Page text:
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Tanks as Protection Against Dangerous Libertarians

9 Aug

N.H. City Wants a “Tank” to Use Against Occupiers and Libertarians

Concord police listed the nonviolent groups as domestic terror threats in a federal grant application.

| Tue Aug. 6, 2013 
A Lenco armored police vehicle, parked near an Occupy DC camp in 2012. 
After the public release of a document in which he suggested that Occupiers and libertarians pose a domestic terror threat to Concord, New Hampshire, the city’s police chief has backed away from the claim.
In an application to the Department of Homeland Security (DHS) seeking more than $250,000 to purchase an armored police vehicle, the capital city of New Hampshire specified the local branch of the Occupy movement and the Free State Project, an effort to recruit “liberty-loving people” to relocate to the Granite State, as potential sources of terrorist action.
“The State of New Hampshire’s experience with terrorism slants primarily towards the domestic type,” the filing reads. “We are fortunate that our State has not been victimized from a mass casualty event from an international terrorism strike however on the domestic front, the threat is real and here. Groups such as the Sovereign Citizens, Free Staters and Occupy New Hampshire are active and present daily challenges.”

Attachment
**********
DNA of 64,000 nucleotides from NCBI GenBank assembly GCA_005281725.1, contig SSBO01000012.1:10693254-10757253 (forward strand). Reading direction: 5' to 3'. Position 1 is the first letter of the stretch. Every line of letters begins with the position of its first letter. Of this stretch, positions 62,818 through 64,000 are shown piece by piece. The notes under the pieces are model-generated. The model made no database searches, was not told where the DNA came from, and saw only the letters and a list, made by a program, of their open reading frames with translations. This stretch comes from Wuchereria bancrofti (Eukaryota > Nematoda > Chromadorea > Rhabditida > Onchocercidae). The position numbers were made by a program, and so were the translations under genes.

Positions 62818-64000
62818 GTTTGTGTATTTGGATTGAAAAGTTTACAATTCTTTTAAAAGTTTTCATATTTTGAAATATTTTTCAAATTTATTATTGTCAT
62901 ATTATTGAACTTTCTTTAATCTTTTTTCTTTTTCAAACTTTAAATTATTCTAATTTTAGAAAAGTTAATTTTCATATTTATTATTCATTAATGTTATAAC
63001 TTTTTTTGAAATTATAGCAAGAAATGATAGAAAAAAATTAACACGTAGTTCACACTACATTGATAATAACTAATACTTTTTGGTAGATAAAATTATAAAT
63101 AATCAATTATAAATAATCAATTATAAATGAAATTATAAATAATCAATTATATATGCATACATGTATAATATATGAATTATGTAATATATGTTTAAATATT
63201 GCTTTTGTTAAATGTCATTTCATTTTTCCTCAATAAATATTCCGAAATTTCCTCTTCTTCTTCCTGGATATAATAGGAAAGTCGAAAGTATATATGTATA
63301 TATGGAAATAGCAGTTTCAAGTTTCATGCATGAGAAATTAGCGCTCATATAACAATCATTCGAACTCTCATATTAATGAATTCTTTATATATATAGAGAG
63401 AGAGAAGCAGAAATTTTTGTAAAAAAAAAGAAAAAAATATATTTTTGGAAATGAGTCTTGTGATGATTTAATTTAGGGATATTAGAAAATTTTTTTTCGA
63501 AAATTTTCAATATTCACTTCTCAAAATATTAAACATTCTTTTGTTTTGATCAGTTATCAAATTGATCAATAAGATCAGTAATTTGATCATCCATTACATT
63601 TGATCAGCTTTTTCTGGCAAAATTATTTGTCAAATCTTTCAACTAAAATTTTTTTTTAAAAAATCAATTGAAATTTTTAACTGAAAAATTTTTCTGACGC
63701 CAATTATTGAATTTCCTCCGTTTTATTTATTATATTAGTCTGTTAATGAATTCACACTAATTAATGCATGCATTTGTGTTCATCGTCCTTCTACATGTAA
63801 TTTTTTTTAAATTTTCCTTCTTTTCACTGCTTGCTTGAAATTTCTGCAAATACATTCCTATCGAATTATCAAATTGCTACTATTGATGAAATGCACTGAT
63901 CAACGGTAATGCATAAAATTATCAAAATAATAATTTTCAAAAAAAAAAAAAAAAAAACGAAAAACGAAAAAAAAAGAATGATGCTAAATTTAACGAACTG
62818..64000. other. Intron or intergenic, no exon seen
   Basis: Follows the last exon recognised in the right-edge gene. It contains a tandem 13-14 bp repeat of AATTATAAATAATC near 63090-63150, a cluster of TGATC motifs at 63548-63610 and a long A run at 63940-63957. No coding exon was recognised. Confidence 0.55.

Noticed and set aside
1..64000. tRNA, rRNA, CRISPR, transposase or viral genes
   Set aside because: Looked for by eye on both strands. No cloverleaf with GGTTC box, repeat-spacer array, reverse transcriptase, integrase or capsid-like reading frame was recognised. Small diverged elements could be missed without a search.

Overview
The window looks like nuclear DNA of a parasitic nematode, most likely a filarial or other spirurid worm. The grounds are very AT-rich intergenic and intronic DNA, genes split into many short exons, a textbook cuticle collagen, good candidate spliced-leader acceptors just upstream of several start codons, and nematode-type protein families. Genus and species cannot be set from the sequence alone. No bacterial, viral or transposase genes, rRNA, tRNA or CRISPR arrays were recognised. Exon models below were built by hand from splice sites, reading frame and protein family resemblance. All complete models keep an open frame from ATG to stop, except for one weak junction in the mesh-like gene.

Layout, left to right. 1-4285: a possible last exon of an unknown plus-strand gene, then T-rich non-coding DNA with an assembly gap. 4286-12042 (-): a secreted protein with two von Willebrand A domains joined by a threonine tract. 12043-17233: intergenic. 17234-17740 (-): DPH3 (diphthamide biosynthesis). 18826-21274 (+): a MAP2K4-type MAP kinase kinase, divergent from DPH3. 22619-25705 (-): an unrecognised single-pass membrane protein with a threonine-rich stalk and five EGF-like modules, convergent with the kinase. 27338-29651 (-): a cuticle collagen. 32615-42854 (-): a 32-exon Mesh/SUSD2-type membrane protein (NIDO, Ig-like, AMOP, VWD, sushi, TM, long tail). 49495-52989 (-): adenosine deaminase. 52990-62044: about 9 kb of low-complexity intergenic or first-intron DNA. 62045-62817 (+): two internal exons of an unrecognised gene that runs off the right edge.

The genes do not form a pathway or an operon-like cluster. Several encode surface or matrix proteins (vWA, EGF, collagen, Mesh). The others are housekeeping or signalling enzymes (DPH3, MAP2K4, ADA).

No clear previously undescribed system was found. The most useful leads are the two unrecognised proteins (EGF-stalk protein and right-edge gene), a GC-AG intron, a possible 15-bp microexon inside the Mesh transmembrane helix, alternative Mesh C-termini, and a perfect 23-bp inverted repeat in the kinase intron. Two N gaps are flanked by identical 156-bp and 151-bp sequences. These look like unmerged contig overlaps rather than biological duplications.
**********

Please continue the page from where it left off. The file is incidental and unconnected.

The application was obtained by the New Hampshire Civil Liberties Union (NHCLU) through a public records request, and is one ofmore than 250 filed by the American Civil Liberties Union to trackwhat it sees as the increasing militarization of police departmentsthroughout the country.
While the sovereign citizens movement has a history of racism and violence, Police Chief John Duval now says that he doesn’t actually believe the Free State Project or Occupy New Hampshire are domestic terror threats. “I wish I would have worded things different in retrospect,” he says. “I understand why their eyebrows are raised about that.” He chalks up the wording to the limitations of writing a detailed proposal in only three pages and says it was meant to refer to the “unpredictable nature of unpredictable people who attach themselves to otherwise lawful situations.”
Duval has no plans to issue a formal apology, but he has exchanged emails with Carla Gericke, president of the Free State Project, to explain his position, which he has also attempted to clarify with local reporters

Read the rest at Mother Jones..